Next morning I woke up far too early for some inexplicable reason. So it was straight to the beer garden for breakfast with a view. I took my time over a lazy breakfast which included my first real Turkish coffee. I was surprised to find that the most common drink for Turkish people wasn’t coffee at all but chai – green tea invariably sweetened with two sugar cubes. Like just about every other country I had visited so far.
With only 350km to Kirikkale I was in no hurry to leave so I chatted to Orhan, my Red Bull-fuelled friend from yesterday, as I packed the bike. He begged me for a ride of my bike. As a general rule I don’t let anybody ride my bike and certainly not an adolescent male who seemed to have a can of Red Bull permanently grafted to his hand. As grateful as I was for his help in finding another hotel yesterday, there was no way I was going to let Orhan ride my bike. I could just see him trying to do a X-Fighters FMX stunt on my bike, which weighed over 300kg when fully loaded, in the main street of Sivas and only managing to smear it and himself along the bitumen.
I had thoroughly enjoyed my brief overnight stop in Sivas, but it was now time to move on. I had a self-imposed schedule to be in Istanbul in 2-3 days. I waved goodbye to Orhan, still standing disappointedly on the footpath.
The road to Kirikkale was perfect but not of any great interest. I stopped every 100km or so to break up the monotony. Just after noon I pulled into a roadside café which had a digital thermometer telling me it was 9°C. Based on how much I was sweating inside my helmet and jacket, I was pretty sure it was hotter than 9°C. It turned out to be 29°C of course, as the “2” kept flickering on and off.
Still, it was first time in months that the midday temperature had been less than 30°C. A sign that the long, hot summer was finally coming to an end? I could only hope!
Just before reaching Kirikkale I saw what was to be the first of many mosques built in the characteristic Turkish design – all looking like miniature versions of the famous Sultanahmet Mosque in Istanbul.
By early afternoon I was in Kirikkale. I had given up on any plan to ride on to Ankara. Ankara has a population of 5 million but the urban sprawl goes on forever in all directions. After Delhi, Lahore and Tehran I had had enough of big cities. I just couldn’t find a compelling reason to get drawn into that morass of motorways.
My eyes were now firmly fixed on a much greater prize – Istanbul.
After my unexpectedly pleasant little sojourn in Sivas, I thought I would try to repeat the dose in Kirikkale. The plan was simple and had worked many, many times before.
It usually went something like this:
Step 1: Park bike in conspicuous place in busy street
Step 2: Walk to nearest shop to buy water/Coke/Fanta/7-Up/ice-cream
Step 3: Ask friendly shopkeeper for name and (hopefully) directions to cheap hotel.
Step 4: Attempt to follow directions given in “Turklish”.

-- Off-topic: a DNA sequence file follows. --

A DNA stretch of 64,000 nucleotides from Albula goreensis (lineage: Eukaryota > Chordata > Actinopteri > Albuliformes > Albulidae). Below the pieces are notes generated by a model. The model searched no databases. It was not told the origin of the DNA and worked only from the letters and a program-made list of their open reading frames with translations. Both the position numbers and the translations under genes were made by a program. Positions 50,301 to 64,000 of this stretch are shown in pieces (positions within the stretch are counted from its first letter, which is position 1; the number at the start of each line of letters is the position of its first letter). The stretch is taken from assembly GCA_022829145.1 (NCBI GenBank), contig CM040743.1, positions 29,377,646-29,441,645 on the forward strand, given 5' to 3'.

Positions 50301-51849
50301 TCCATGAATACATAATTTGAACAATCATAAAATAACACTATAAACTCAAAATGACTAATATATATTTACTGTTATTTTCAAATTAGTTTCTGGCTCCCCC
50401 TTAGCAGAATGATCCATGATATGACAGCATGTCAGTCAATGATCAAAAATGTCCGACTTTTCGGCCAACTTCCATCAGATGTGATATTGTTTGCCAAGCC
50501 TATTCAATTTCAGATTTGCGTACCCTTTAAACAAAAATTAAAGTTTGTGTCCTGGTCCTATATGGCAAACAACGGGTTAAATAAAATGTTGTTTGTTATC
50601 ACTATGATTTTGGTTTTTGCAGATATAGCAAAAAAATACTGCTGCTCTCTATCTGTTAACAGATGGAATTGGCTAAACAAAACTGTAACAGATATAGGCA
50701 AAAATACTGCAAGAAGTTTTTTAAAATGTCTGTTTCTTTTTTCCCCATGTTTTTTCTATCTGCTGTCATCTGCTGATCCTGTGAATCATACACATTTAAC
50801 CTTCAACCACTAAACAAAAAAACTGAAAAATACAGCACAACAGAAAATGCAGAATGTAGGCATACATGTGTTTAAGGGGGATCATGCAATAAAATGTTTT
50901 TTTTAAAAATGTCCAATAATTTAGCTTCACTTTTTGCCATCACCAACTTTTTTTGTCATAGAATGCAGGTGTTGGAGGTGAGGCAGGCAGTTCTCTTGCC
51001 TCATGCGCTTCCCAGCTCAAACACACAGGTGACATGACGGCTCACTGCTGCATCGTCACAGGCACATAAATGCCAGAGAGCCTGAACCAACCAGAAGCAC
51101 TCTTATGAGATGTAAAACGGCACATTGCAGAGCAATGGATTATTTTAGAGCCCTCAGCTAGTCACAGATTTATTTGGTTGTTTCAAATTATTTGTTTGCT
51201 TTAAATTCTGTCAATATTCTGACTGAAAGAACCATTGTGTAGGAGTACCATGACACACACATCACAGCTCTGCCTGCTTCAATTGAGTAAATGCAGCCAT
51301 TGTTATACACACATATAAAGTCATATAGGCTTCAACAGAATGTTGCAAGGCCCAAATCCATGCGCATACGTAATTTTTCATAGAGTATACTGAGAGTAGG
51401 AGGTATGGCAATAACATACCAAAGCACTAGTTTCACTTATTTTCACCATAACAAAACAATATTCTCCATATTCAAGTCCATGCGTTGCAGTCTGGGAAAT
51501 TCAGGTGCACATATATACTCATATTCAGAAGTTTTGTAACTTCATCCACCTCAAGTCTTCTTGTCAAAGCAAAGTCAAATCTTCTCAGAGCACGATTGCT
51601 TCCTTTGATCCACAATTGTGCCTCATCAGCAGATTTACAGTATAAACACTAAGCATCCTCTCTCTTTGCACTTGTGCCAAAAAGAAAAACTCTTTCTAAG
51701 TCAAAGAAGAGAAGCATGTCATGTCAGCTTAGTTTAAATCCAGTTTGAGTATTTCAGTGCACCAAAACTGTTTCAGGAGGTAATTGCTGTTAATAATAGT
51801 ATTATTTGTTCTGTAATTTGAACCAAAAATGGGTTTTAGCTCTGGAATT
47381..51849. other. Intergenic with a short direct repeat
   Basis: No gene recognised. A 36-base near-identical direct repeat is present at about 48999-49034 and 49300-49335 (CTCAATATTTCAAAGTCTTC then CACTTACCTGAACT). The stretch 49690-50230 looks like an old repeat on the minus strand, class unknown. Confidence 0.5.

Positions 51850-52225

Step 5: Get lost several times trying to follow directions.
Step 6: GOTO Step 1
Usually, with a bit of luck, after the second or third iteration I had found a suitable hotel. It was all part of the fun of travelling in foreign countries and a chance to meet the locals.
But not today.
Not only couldn’t I find a suitably cheap hotel, I was having trouble even finding a friendly shopkeeper. After about the fourth or fifth attempt I eventually bumped into a man in the street who just happened to run the petrol station (I wanted to get petrol as well). He recommended the Otel 71 which was only about 1km away. It seemed a little odd that none of the local shopkeepers knew that there was a hotel so close.
I found the Otel 71 fairly easily and it looked like a reasonable place to stay. But I was curious why it was called Otel 71 because its street number was 24. In retrospect, I think it was because it was 71st on a list of the top 71 hotels in Kirikkale. Not that there was anything wrong with the hotel itself. Apart from the microscopic lift which was barely big enough to carry one person and their luggage.
No, the Otel 71 was let down by some of the rudest and most disinterested staff I had met in my entire travels. The smallest request (like, say, a light bulb that worked) was a major interruption to more pressing tasks such as their “Call of Duty: Black Ops” computer game. After about 40min, the manager turned up with the keys to the cupboard where the spare bulbs were kept locked away. Didn’t he trust his own staff?
After replacing the bulb, the manager asked me the usual questions: where was I from, where was I going, where had I been. Then he asked me a question that completely stumped me.
“Why are you staying in Kirikkale? Nobody stops in Kirikkale”, he asserted.
“Why indeed?”, I mused to myself. I couldn’t think of any reason. And the manager certainly wasn’t doing a great job as an ambassador for Kirikkale.
With that sort of welcome there was no incentive to stay longer than necessary. Tomorrow I would head for Istanbul.